Latter-day Saint Life

What the most confusing passage from Isaiah can teach us about miracles

man standing on top of mountain
We Are/Getty Images

I love to read, but I’ve found that as life gets increasingly busy, I don’t have time for all the books I want to read. So to help me select which books I invest in, I rely on endorsements. If somebody I respect says, “This book is amazing,” then I’m more likely to read it.

For example, I recently came across a book called Pride and Sensibility, which seemed like an intriguing title. I looked at the back cover and I found this endorsement: “I ardently love and admire this book.” —Mr. Darcy

If you’re into Jane Austen novels, you understand that an endorsement from Mr. Darcy is pretty powerful, so I decided that I’d better put this on my list of books to read.

There is another book, one that is quite important in my life, that comes with some impressive endorsements:

  • “My soul delights in the words of this book.” —Nephi
  • “Search this book.” —Moroni
  • A commandment I give unto you that ye search this book diligently.” —Jesus Christ

If you haven’t guessed by now, the book I am talking about is the words of the prophet Isaiah.

I think we all want to love Isaiah, but it can be challenging. I’ve written before about how Isaiah put me to sleep as a child and shared the story of how the “Isaiah Map” helped me start to understand Isaiah. Today I want to write about what I think is the most confusing passage from Isaiah and explain how it can change your life. Here’s the passage:

“He is come to Aiath, he is passed to Migron; at Michmash he hath laid up his carriages. They are gone over the passage; they have taken up their lodging at Geba; Ramath is afraid; Gibeah of Saul is fled. Lift up the voice, O daughter of Gallim; cause it to be heard unto Laish, O poor Anathoth. Madmenah is removed; the inhabitants of Gebim gather themselves to flee. As yet shall he remain at Nob that day” (2 Nephi 20:28–32).

What do you think … do you love those verses?

These verses meant nothing to me until I saw a different map in The Book of Mormon for Latter-day Saint Families:

From The Book of Mormon for Latter-day Saint Families, available at Deseret Book and
Map by Tom Child.

As you can see in this image, the cities in this passage move from north to south towards Jerusalem. In other words, these verses contain a prophecy about a future Assyrian invasion. The Assyrians would sweep through Judah, destroying many towns but at Nob, which is just outside Jerusalem, God would intervene.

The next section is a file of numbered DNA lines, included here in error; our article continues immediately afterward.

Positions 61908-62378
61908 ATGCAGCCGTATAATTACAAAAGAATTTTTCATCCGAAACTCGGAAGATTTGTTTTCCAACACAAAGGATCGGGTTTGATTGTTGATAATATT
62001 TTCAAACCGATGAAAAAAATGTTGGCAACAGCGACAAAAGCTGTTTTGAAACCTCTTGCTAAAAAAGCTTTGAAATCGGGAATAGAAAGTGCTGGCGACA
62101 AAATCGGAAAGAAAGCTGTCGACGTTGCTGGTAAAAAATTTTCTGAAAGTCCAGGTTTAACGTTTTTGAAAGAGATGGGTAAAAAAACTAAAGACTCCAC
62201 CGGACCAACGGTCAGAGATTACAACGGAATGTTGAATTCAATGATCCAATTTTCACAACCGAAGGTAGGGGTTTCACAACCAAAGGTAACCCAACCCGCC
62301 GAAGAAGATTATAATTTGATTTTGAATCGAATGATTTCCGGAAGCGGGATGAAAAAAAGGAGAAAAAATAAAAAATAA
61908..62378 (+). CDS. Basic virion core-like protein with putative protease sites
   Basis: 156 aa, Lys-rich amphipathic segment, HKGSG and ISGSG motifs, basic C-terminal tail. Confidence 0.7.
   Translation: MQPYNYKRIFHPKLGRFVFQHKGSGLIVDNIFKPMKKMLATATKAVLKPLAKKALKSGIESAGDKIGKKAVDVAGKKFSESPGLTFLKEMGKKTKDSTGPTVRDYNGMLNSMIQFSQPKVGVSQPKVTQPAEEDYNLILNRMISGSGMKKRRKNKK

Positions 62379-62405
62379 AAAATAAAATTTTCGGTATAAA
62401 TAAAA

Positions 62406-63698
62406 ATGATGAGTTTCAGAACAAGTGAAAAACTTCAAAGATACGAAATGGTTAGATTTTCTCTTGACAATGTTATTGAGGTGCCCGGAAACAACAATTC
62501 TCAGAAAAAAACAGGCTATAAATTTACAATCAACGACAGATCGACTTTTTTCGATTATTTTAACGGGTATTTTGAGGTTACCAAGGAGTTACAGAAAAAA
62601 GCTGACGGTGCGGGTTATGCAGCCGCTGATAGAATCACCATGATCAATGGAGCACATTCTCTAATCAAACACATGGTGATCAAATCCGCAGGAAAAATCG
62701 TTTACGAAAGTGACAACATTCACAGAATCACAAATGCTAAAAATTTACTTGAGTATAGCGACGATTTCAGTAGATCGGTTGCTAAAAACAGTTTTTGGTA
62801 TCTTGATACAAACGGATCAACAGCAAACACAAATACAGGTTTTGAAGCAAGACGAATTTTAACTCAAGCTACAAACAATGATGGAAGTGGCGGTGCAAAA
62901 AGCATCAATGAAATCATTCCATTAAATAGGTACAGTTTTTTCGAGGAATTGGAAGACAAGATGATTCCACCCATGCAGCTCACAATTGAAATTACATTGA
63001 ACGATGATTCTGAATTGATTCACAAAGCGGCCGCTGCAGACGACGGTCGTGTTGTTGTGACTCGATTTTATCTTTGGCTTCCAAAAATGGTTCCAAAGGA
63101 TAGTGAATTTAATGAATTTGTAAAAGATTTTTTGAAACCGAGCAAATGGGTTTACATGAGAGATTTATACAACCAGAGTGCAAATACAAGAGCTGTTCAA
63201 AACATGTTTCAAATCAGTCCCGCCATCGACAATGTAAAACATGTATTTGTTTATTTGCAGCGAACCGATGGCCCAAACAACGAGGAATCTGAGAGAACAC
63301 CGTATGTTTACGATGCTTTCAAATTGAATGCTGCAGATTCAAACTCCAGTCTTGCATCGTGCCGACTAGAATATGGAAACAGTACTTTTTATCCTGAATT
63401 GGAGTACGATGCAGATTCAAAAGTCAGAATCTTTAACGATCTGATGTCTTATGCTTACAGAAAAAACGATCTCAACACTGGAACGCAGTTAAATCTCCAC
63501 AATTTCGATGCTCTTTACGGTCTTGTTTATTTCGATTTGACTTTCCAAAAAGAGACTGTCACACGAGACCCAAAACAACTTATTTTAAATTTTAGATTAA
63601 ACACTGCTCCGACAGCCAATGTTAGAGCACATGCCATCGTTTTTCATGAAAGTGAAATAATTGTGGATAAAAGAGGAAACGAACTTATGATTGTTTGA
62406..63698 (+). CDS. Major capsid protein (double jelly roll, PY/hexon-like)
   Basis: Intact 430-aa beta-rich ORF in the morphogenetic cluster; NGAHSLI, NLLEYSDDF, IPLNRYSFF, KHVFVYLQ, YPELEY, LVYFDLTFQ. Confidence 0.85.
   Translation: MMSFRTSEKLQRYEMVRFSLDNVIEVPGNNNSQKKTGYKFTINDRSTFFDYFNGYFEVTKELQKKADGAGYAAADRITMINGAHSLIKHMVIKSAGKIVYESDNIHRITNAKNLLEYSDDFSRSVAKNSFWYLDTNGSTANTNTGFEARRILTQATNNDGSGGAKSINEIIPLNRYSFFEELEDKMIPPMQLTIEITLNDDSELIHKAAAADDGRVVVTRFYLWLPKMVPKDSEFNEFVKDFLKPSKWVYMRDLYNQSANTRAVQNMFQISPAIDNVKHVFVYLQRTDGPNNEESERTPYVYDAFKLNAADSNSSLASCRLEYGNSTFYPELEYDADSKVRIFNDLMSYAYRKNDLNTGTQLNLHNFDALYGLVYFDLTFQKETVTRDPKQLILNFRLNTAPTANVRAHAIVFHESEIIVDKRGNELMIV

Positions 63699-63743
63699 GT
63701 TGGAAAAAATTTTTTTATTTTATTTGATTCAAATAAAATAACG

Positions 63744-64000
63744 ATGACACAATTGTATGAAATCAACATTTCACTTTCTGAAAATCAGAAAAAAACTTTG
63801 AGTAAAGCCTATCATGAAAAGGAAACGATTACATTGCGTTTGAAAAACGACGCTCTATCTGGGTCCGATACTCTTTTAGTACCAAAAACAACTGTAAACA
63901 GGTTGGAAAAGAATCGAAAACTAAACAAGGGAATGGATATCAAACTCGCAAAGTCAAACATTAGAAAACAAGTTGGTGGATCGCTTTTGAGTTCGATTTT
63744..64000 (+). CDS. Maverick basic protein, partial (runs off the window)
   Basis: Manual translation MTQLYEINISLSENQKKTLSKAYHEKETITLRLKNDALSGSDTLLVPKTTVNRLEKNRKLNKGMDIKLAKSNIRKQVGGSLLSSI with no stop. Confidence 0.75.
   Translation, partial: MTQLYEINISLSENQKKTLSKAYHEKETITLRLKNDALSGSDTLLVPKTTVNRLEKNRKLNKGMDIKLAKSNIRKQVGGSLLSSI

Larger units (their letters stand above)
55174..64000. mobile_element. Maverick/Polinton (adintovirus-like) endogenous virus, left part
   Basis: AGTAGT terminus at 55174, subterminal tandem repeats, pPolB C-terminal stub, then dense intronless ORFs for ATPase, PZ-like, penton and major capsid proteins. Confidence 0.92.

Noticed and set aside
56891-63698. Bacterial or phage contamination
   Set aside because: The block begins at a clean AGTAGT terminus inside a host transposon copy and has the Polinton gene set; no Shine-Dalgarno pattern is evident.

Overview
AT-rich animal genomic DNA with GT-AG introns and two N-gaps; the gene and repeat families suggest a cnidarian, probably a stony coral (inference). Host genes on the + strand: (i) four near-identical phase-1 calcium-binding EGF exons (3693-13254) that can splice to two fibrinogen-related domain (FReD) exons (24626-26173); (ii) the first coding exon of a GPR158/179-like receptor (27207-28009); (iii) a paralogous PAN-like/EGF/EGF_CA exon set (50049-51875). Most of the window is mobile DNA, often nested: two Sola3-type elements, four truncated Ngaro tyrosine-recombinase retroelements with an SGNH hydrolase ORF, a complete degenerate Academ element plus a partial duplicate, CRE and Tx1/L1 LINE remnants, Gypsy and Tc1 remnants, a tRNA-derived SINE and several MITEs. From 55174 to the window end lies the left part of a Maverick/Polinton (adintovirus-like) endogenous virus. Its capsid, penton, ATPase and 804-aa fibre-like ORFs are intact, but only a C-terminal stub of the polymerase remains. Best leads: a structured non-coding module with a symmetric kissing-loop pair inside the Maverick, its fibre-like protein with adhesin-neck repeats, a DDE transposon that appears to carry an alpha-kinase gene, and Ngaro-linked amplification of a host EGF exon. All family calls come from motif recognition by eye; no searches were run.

So the line, “As yet he shall remain at Nob that day,” has come to mean to me, “In some cases, God will intervene, but not until the last moment.”

Isaiah’s prophecy did come to pass. In Isaiah 36 we learn that after destroying surrounding cities, the Assyrian army was in Nob just outside Jerusalem. The leader at the time, King Hezekiah was terrified. He said, “This day is a day of trouble, and of rebuke, and of blasphemy: for the children are come to the birth, and there is not strength to bring forth” (Isaiah 37:3).

What a terrible metaphor! If a woman is about to have a baby and she doesn’t have the strength to bring forth the baby, she and the baby will die. Hezekiah says that’s what going to happen to his people.

In this context, Isaiah himself comes to Hezekiah and says, “Thus saith the LORD, ‘Be not afraid’” (Isaiah 37:6).

It must have been hard for Hezekiah to trust in God with an Assyrian army on his doorstep, but Hezekiah believed in Isaiah’s words. Hezekiah prayed, essentially saying, “I can’t defend my people. It’s out of my control. God, I am turning to you.”

Have you ever been in Hezekiah’s shoes? Your back is to the wall, there’s nothing you can do, and you simply pour out your soul in prayer?

After Hezekiah’s prayers, a miracle occurred. An angel smote the Assyrian army and Hezekiah’s people were miraculously saved. In other words, “As yet he shall remain at Nob that day.”

For me, this principle is comforting because it reminds me that no matter how bad things look right now, God can still intervene. Of course, that doesn’t mean we always get the miracle we want, right when we want it. As President Jeffrey R. Holland taught, “Some blessings come soon, some come late, and some don’t come until heaven; but for those who embrace the gospel of Jesus Christ, they come.”

For me, the statement, “As yet he shall remain at Nob that day” has changed my life because it’s a powerful reminder that God can and will intervene in our lives—even when things look desperate. And if it seems like that Assyrian army is advancing beyond Nob, just remember: things will work out in the end. If it’s not working out, it’s not the end.

▶ You may also like: What Elder Andersen told a little boy after giving him a priesthood blessing will melt your heart

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